Similarly a vulnerability that we covered previously affecting Atlassian’s Confluence (CVE-2019-3396) continues to be popular with a variety of ransomware including GandCrab, MegaCortex and LockerGoga. And while these families target some of the same vulnerabilities, they also have their own particular niche and techniques. For example, like Sodinokibi, GandCrab has heavily targeted IT service providers. LockerGoga on the other hand, has continued the trend of targeted malware attacks, but with a specific focus on critical infrastructure.

However, the past few months have also introduced us to some new ransomware. Ragnarok is one of the most recent strains of ransomware and this family is notable for specifically targeting Citrix ADC Servers vulnerable to CVE-2019-19781. Ragnarok is also part of a growing trend in which ransomware attempts to disable on-host defenses such as Windows Defender.

Ransomware Picks Up Data Theft and Victim Shaming

While ransomware focuses on disabling data, attackers are increasingly showing a willingness to steal data as well. Previously, attacks have been observed in the wild using a combination of malware such as Emotet, Trickbot, and Ryuk to both steal data and encrypt data for ransom. This trend continues to gain steam as ransomware such as DopplePaymer and Zeppelin have added data stealing capabilities in addition to their standard encryption techniques.

Once data is stolen, it can also be used to shame victim organizations and further increase the pressure to pay the ransom. Attackers using the MegaCortex family of ransomware have been observed attempting to blackmail organizations by publicly exposing their attacks. More recently, the Maze and Sodinokibi families of ransomware threatened to publish stolen data and documents if victims do not pay the ransom.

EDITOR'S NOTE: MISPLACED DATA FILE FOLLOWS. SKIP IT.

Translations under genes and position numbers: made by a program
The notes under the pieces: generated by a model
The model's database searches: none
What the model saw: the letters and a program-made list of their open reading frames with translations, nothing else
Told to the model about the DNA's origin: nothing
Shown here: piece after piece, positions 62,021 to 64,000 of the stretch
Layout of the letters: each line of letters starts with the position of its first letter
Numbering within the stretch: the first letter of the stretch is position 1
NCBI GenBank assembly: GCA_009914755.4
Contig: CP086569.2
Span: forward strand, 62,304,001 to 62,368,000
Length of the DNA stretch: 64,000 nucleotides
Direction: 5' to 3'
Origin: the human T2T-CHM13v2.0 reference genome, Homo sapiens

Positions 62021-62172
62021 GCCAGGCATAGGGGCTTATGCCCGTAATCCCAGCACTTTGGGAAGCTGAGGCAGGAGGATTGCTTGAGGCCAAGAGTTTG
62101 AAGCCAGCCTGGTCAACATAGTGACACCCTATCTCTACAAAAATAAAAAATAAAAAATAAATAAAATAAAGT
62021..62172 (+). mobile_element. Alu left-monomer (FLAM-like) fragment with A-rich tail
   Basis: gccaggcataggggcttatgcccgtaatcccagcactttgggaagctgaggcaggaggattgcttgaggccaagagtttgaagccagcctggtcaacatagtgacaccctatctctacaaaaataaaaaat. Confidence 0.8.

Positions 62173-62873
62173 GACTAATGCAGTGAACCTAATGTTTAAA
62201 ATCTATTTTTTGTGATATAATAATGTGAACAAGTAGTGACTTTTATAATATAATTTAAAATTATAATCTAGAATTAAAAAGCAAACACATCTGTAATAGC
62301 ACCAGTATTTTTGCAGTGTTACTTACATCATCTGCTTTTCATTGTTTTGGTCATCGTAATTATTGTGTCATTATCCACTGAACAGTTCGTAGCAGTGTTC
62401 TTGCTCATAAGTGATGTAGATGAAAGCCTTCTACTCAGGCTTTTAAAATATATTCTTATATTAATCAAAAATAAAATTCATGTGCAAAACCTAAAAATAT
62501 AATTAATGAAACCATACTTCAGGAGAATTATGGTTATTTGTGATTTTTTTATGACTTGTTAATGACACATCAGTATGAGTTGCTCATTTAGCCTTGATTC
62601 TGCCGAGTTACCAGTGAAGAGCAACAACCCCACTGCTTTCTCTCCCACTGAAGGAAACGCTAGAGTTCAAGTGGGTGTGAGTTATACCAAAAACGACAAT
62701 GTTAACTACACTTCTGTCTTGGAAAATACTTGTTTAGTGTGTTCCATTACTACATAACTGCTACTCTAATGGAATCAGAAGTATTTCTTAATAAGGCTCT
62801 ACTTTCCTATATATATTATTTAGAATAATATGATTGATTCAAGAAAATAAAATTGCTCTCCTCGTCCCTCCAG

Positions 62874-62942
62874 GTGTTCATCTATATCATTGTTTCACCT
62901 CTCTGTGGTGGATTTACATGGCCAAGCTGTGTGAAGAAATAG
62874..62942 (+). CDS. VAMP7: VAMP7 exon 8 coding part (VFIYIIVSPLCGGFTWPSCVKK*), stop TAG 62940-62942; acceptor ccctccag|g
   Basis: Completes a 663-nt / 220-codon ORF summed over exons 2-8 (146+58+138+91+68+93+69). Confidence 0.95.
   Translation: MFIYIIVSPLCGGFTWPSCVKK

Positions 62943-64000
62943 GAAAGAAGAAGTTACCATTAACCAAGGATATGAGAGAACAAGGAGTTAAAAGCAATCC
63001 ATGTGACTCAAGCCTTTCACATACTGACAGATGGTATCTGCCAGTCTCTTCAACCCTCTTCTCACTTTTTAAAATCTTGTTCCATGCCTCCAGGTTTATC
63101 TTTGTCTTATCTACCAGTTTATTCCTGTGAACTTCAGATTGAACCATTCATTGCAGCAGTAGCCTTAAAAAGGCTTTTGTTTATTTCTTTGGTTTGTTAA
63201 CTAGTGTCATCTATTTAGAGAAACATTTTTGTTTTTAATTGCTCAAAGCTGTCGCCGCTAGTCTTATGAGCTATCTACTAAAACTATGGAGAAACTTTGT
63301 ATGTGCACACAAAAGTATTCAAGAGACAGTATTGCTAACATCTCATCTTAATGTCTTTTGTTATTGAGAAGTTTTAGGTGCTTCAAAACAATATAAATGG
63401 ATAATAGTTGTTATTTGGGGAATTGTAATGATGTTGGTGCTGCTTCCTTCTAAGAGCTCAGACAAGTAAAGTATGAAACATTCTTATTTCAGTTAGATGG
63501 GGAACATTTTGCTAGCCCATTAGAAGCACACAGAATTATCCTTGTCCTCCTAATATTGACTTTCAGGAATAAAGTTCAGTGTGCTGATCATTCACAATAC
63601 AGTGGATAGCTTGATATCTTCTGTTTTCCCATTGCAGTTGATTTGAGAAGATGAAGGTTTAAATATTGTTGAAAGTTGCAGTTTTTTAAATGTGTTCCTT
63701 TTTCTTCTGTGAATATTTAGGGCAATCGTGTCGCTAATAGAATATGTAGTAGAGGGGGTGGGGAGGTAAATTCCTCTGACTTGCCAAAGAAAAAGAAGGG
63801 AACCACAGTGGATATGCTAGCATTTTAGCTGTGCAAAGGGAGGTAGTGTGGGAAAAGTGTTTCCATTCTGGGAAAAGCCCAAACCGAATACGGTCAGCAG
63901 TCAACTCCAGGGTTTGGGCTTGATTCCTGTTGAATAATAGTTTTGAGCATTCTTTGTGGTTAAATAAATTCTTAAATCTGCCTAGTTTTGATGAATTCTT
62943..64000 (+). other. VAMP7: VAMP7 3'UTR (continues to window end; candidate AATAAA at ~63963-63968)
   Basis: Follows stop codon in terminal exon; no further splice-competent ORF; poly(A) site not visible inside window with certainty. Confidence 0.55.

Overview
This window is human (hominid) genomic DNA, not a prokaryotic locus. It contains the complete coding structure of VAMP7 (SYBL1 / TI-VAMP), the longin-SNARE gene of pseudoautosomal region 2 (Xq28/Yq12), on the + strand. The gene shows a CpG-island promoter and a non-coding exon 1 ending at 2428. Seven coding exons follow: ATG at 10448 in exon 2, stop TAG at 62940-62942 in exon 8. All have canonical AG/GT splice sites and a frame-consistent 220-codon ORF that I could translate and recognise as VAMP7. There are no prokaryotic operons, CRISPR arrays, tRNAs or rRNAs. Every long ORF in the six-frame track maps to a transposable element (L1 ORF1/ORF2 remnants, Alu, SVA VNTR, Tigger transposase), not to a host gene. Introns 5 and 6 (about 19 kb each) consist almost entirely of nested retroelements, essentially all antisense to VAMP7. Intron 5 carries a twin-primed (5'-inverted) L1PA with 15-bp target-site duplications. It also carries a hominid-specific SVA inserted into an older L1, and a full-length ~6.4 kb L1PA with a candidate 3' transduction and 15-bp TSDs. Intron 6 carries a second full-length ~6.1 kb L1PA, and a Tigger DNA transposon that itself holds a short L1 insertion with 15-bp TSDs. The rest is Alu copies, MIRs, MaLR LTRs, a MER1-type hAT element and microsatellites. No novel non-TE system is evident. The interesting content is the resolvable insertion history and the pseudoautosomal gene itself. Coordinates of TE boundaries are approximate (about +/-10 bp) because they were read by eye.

New RiskSense Functionality and Services to Tackle Ransomware

While much of the news around ransomware may sound bleak, it is important to remember that there are a variety of steps you can take to get control over your risk. Specifically, RiskSense recently released the industry’s first Ransomware Dashboard that allows organizations to easily and clearly see the vulnerabilities in their environment that are specifically targeted by ransomware. This lets teams see their exposure to specific attacks including the ransomware family name, vulnerabilities they exploit, the assets at risk and remediation steps to prevent an infection.

Additionally, organizations can take advantage of the RiskSense Ransomware Assessment Program. This service provides an evaluation of an organization’s susceptibility to ransomware. Experts perform authenticated scanning of the environment as well as automated and manual security pen-testing to find potential weaknesses. Customers can then log in and immediately see results via the RiskSense enhanced risk-based vulnerability management (RBVM) solution. Most importantly, the service provides prioritized and preemptive actions to block ransomware.

Conclusions

All the latest data indicates that ransomware isn’t going away anytime soon. Yet, even as ransomware evolves and finds new ways to cause damage, organizations can still take the preventative actions to keep their assets safe. At RiskSense we see ourselves as your partner in this critical area, by continuously tracking the latest threats and proactively identifying the specific vulnerabilities that pose the greatest risk to your organization. If you have any questions about how RiskSense can help protect you from ransomware or have any questions about the Ransomware Dashboard or Ransomware Assessment Program, please contact the team at info@risksense.com.